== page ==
From Deficit to Deluge: The Origins of the French Revolution

By Thomas E. Kaiser; Dale K. Van Kley | Go to book overview

CHAPTER 4
From Fiscal Crisis to Revolution:
The Court and French Foreign
Policy, 1787–1789

Thomas E. Kaiser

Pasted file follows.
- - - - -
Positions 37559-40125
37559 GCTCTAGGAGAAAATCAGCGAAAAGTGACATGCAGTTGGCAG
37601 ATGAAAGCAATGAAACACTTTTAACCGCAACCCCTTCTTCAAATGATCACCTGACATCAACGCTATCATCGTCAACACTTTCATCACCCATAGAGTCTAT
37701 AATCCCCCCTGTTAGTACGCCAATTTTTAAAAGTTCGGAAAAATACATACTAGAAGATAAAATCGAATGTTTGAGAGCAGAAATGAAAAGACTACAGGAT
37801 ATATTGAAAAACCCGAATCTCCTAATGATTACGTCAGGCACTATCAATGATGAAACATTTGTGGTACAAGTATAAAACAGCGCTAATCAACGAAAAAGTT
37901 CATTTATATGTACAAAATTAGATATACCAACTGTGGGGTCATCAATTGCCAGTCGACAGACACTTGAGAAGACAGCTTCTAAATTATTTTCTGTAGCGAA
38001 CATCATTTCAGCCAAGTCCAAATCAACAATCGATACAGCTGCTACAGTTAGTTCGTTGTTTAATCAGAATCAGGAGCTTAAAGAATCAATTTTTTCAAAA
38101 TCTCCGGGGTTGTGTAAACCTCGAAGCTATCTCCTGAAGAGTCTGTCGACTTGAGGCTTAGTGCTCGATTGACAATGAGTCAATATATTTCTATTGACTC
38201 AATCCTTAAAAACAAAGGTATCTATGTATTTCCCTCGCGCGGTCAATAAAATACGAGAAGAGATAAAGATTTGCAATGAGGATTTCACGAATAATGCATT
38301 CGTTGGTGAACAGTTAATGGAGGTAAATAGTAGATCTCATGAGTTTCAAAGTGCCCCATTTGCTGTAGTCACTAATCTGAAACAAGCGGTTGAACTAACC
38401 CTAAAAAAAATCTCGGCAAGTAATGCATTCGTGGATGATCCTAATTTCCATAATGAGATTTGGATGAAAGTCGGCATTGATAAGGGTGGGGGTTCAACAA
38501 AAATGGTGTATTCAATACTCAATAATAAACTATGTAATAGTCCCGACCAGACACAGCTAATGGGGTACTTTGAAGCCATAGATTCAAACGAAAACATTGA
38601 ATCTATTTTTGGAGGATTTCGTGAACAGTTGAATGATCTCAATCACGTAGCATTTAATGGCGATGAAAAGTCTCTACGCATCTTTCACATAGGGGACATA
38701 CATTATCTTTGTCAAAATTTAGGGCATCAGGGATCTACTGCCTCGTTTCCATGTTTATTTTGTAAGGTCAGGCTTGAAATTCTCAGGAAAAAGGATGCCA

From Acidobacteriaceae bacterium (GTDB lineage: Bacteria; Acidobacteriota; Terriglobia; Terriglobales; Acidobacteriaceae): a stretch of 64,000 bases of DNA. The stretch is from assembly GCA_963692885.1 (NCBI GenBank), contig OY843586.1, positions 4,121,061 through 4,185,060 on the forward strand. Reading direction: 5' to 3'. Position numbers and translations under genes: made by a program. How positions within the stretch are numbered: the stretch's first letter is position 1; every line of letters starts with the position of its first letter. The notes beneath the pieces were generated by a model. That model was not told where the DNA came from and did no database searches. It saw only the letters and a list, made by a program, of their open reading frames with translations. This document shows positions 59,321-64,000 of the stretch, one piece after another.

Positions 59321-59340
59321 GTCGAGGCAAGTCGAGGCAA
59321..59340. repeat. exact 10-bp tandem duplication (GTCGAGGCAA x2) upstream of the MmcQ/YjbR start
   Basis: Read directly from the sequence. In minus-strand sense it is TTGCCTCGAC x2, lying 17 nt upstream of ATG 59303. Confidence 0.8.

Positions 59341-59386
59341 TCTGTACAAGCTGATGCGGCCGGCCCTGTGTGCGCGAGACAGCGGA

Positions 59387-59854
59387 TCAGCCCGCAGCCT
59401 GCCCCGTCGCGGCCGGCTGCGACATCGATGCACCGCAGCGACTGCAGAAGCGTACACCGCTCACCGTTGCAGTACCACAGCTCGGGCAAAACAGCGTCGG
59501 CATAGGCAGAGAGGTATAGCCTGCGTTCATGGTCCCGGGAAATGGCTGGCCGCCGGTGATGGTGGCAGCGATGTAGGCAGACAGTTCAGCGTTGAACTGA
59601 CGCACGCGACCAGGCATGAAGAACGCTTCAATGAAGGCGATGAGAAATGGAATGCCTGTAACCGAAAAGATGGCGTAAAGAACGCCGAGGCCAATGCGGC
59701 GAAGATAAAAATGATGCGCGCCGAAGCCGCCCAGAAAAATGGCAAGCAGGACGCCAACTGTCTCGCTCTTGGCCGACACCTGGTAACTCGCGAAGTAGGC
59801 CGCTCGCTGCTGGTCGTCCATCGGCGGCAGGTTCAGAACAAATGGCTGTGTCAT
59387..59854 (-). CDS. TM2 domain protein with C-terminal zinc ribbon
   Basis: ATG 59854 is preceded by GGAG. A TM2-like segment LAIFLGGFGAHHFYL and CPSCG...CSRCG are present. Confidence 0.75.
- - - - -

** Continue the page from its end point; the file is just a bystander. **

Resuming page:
Historians may legitimately debate when, exactly, France began to slide from a fiscal crisis into a full-scale revolution. But a good argument can be made for the week of February 22, 1787, the moment chosen by the controller-general Charles-Alexandre de Calonne to reveal to a stunned Assembly of Notables that the government was suffering from a massive deficit. The shaky state of government finance had long been suspected, for the symptoms were becoming clearer by the day. Among the more conspicuous signs was the French government’s declining ability to project power abroad, most critically in the Levant, where France appeared incapable of saving its “old friend” Turkey from imminent dismemberment by the ravenous Russian czarina Catherine II and her accomplice, the Austrian emperor Joseph II. What the Notables found shocking in Calonne’s message, therefore, was not the nature of the problem they had been called to address; rather, it was the unanticipated scale of the financial crisis and the urgency of its resolution. For although Calonne initially concealed the exact size of the current deficit, he made it clear that it would be “impos-

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